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Immune competence and disease resistance

Our research aim and focus

The immune system is critical for animal health and welfare. The research aim is to identify and study markers associated with immune competence in order to evaluate animal health and to understand functional details of host immunity to infectious diseases.

Our primary focus areas

  • Immunological markers for robustness and disease resilience/susceptibility. Identification of relevant biomarker panels and improved characterization of robust animal phenotypes with special focus on development of the immune system in the young animal and the influence of e.g. bacterial metabolites.

  • Cellular and functional immunology. Detailed comparative understanding of cellular immune mechanisms in mammals and birds by the use of multi-parameter single cell analyses by flow cytometry.
  • Optimization of vaccine-induced protection. Studies of innate immune receptors with the aim of using their ligands for targeting of antigen-presenting cells in vaccine adjuvancy.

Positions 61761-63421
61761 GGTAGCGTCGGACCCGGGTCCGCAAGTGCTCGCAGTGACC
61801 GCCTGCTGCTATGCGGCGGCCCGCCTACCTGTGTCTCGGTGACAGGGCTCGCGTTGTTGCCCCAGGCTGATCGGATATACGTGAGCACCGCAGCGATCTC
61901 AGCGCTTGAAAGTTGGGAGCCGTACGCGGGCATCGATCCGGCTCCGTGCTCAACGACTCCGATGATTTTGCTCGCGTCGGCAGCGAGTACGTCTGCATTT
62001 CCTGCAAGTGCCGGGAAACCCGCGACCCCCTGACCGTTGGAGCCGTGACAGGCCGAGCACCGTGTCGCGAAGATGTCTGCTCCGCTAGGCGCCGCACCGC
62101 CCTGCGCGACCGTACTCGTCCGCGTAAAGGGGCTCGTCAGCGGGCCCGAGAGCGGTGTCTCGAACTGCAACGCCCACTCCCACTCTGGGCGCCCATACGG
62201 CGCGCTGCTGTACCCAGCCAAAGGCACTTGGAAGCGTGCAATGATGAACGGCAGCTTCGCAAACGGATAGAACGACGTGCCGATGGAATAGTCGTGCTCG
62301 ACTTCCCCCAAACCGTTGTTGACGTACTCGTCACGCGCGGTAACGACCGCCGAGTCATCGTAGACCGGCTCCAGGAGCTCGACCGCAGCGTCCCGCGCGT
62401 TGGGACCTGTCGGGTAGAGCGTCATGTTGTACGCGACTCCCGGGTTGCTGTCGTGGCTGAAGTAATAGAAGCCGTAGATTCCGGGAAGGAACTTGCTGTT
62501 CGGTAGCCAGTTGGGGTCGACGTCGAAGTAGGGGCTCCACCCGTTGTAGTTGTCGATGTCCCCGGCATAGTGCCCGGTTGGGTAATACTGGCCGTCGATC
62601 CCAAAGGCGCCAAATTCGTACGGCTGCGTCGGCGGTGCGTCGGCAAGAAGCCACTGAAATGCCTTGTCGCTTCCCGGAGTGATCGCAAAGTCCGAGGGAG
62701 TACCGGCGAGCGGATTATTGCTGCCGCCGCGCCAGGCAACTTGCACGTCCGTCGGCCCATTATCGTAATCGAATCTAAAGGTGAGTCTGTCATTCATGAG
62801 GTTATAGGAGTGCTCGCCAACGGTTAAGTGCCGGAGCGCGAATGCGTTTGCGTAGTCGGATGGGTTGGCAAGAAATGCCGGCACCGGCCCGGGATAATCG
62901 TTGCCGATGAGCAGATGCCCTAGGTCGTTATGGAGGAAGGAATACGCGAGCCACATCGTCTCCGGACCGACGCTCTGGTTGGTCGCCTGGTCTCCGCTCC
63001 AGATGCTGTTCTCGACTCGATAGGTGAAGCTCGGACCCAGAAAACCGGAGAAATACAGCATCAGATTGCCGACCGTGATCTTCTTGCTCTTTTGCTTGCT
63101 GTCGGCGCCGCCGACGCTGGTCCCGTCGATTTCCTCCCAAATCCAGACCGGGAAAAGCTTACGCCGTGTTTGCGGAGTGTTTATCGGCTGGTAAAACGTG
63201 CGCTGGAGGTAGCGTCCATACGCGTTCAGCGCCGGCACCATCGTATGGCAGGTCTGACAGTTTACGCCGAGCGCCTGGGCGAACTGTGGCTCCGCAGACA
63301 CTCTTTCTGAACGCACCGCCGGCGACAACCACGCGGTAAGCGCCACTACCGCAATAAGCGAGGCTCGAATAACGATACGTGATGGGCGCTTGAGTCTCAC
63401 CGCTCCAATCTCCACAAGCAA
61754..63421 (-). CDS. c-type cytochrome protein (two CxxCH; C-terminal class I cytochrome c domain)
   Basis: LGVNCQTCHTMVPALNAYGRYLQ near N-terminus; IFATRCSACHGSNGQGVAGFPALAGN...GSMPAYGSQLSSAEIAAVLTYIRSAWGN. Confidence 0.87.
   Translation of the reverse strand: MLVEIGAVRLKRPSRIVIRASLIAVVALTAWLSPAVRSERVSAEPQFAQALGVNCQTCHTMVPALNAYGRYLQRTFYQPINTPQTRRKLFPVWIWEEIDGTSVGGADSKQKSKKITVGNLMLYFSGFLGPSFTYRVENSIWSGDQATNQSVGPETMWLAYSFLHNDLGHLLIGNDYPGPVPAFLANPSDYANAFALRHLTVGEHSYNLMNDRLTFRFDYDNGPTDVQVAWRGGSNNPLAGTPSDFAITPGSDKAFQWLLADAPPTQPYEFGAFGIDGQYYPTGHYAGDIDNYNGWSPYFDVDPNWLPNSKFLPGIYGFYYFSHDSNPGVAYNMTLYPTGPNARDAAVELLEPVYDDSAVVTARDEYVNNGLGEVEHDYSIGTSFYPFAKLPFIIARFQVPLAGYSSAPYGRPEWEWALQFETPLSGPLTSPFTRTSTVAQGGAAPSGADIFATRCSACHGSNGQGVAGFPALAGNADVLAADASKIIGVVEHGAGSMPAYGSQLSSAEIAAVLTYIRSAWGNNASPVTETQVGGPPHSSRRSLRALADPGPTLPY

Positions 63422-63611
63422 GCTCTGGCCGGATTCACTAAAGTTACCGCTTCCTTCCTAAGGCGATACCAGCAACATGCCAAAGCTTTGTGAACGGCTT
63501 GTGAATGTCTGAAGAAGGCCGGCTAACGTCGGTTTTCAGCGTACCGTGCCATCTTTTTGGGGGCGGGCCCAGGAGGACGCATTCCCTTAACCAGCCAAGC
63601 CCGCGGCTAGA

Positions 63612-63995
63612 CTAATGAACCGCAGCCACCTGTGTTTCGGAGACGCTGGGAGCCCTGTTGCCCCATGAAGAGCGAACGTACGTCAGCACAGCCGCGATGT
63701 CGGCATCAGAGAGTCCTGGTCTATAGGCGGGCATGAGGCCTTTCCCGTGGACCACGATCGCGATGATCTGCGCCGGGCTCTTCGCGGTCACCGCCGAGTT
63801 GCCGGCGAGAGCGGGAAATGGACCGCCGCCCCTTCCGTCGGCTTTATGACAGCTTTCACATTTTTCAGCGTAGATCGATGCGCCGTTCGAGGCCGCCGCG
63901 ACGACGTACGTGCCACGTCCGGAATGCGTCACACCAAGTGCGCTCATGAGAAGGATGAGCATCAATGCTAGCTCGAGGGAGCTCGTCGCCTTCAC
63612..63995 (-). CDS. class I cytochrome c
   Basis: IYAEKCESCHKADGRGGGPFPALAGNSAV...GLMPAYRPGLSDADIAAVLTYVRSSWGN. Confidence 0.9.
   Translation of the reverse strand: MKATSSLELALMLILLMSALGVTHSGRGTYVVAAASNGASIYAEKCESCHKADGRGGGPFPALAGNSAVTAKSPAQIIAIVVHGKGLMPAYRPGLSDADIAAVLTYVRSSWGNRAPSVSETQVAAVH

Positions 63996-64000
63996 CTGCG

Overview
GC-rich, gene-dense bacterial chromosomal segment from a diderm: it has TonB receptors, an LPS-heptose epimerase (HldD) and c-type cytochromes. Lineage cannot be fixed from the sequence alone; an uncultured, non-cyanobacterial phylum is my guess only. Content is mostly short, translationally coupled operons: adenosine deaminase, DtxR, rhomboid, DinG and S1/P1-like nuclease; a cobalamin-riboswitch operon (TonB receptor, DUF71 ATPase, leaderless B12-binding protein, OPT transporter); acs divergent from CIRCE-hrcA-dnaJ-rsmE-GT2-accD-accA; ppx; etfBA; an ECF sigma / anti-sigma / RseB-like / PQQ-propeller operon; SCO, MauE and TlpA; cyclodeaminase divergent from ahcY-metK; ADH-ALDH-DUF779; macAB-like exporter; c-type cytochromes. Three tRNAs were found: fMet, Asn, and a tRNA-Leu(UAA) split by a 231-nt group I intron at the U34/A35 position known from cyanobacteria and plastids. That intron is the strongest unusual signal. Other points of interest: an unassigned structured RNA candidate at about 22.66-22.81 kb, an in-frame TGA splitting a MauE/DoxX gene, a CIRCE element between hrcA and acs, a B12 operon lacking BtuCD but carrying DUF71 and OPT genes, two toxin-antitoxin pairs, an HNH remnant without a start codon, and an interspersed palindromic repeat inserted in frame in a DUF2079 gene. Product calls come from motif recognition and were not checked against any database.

• Passive immunity (colostrum and maternal antibodies). Improving health of the young animal by interventions supporting transfer of passive immunity from mother to offspring.

  • Host-pathogen interactions. Studies of basic interactions in order to understand details of pathogenesis and immune development in order to identify critical periods and windows of opportunities during the animal’s productive life.

  • Mucosal immunity (respiratory/gastrointestinal). Identification of important immune components involved in protection against pathogens entering via mucosal surfaces as well as understanding the gastrointestinal and respiratory immune signatures of the healthy immunocompetent host.

Theme group coordinator

Our research perspectives

Deciphering of important biological markers/traits for immune competence is critical in the evaluation of the animal’s ability to cope with infectious pathogens from the environment and a tool for improving resilience.

Moreover, detailed understanding of immunological mechanisms at cellular level will aid the development of new disease control strategies.